Despite the widespread treatment of drivers as independent contractors and written agreements making clear drivers are not employees, an increasing number of trucking companies face liability for claims they have violated federal and state laws by misclassifying drivers. Although there are strong financial incentives for companies to classify drivers as independent contractors, challenges to worker classification are rising, and liability for misclassification can be substantial.
For the government, misclassification of drivers means employers fail to withhold taxes and other deductions and fail to pay the employer’s share of Social Security contributions. For drivers, status as non-employees means they are not entitled to overtime pay for work that exceeds 40 hours a week and do not participate in certain of the employer’s benefit programs.
Class-action lawsuits against some companies have resulted in million-dollar settlements and have spawned additional private lawsuits and actions by various states’ attorneys general. The Obama administration has made worker misclassification a priority, and the IRS and Department of Labor last September announced a memorandum of understanding to share data and coordinate efforts to end worker misclassification.
Eleven states have signed similar MOUs. Proposed legislation in various states would create a presumption that drivers are employees, and legislation introduced in the House and Senate this year would require harbor drayage drivers to be employees. The perceived misclassification of port drivers was even one of the targets of the Occupy movement’s effort to shut down West Coast ports in December.
The trucking industry is a particularly attractive target for worker misclassification claims because extensive regulations compel some degree of control over drivers, and drivers provide the precise service trucking companies offer their customers, two facts advocates rely upon to argue drivers are really employees.
Unfortunately, there’s no uniform test to determine whether owner-operators are properly classified as independent contractors. Although state and federal courts and agencies apply a variety of tests, all of the tests are fact-specific and involve numerous factors, including:
-- Whether the company controls the manner in which the work is performed.
-- Whether the company furnishes the tools, supplies or materials necessary for the work.
-- Whether the worker is prohibited from using substitutes or assistants.
-- Whether the work is a part of the regular business of the company.
-- Whether the company can discharge the worker at any time.
-- Whether the parties believe they have an employee-employer relationship.
-- Whether the worker has worked with the company for a long time.
Applying those and other factors, advocates argue drivers are employees because trucking companies often require drivers to:
-- Attend mandatory training classes.
-- Work exclusively for the company.
-- Maintain specific licenses, permits and insurance.
-- Wear a uniform and display company logos on their cab.
-- Get repairs from specified repair technicians.
-- Purchase or lease vehicles meeting detailed specifications.
-- Lease or purchase vehicles from an affiliate of the company.
-- Maintain regular communication with dispatch and advise if they will miss scheduled appointments at warehouses, if free time is expiring, or if they will incur detention time.
Some companies also may instruct drivers how to load and unload shipments; bar substitute drivers; specify when drivers must pick up and deliver loads; dictate specific logs to be maintained and how they must be reported; and provide detailed policies and instructions on maintenance, safety and drug and alcohol policies.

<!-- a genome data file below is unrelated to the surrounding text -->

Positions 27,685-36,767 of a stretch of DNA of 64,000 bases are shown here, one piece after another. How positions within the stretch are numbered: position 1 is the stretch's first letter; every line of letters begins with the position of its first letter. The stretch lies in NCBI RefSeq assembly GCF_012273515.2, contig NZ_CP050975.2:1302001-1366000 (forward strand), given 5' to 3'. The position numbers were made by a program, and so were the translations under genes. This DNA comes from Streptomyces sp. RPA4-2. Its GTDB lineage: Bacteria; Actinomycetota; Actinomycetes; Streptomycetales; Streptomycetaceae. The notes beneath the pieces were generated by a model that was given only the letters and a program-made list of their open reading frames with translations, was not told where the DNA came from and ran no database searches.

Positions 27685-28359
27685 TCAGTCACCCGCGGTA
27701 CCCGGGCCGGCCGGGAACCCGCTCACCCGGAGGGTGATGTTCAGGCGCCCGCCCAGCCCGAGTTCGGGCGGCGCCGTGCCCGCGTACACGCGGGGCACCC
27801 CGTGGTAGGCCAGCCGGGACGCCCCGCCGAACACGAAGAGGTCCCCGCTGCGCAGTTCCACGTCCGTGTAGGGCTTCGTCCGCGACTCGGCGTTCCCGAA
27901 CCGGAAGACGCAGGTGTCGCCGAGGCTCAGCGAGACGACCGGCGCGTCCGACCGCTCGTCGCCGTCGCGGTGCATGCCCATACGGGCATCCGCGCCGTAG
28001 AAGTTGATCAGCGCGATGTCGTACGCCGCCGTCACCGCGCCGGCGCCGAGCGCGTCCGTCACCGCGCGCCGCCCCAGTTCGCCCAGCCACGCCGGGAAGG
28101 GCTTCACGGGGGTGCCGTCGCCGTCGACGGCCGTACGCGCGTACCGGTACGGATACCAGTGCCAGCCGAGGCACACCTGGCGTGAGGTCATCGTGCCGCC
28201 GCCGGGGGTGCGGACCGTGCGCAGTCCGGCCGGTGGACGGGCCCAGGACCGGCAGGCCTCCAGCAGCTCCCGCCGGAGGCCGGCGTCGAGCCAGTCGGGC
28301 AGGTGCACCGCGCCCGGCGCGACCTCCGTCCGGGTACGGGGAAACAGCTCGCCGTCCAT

Many of those “facts” are common in the industry, and if companies don’t thoughtfully implement policies to comply with recent rule changes and to incorporate new technologies, they may unwittingly lend support to misclassification claims.
For example, if companies aren’t careful about how they implement policies and provide training to monitor and improve unsafe driving, driver fitness, vehicle maintenance and other rating factors under the federal CSA program, the additional supervision and controls could provide a basis for claiming the drivers are employees.
Similarly, clean-trucks programs, which have resulted in many drivers leasing compliant trucks from trucking companies or their affiliates, have further complicated the independent contractor analysis.
The growing use of GPS truck tracking systems may be considered another form of supervision and control, further undercutting independent contractor status.
Given the financial risks of misclassification, trucking companies should review existing policies and procedures, assess their exposure and take appropriate action if necessary.
Companies that identify only a few problem factors in their relationship with owner-operators may be able to implement changes to buttress the independent contractor status. Other companies may determine the exposure to risk is too large, and may decide to participate in the IRS’s recently announced Voluntary Classification Settlement Program, which allows companies to reclassify workers, avoid penalties and interest and pay a reduced percentage of wages. Other companies seeking to maintain the owner-operator model may choose to engage leasing companies, through which they can lease drivers.
Doing nothing, however, is not an option. Companies should assume their practices will be analyzed, sooner or later, by the government or a claimant’s attorney. The time to correct deficiencies is before the government notice or lawsuit arrives.
Samuel Samaro and Sean Mack are with the Pashman Stein law firm in Hackensack, N.J. Contact them at firstname.lastname@example.org and email@example.com.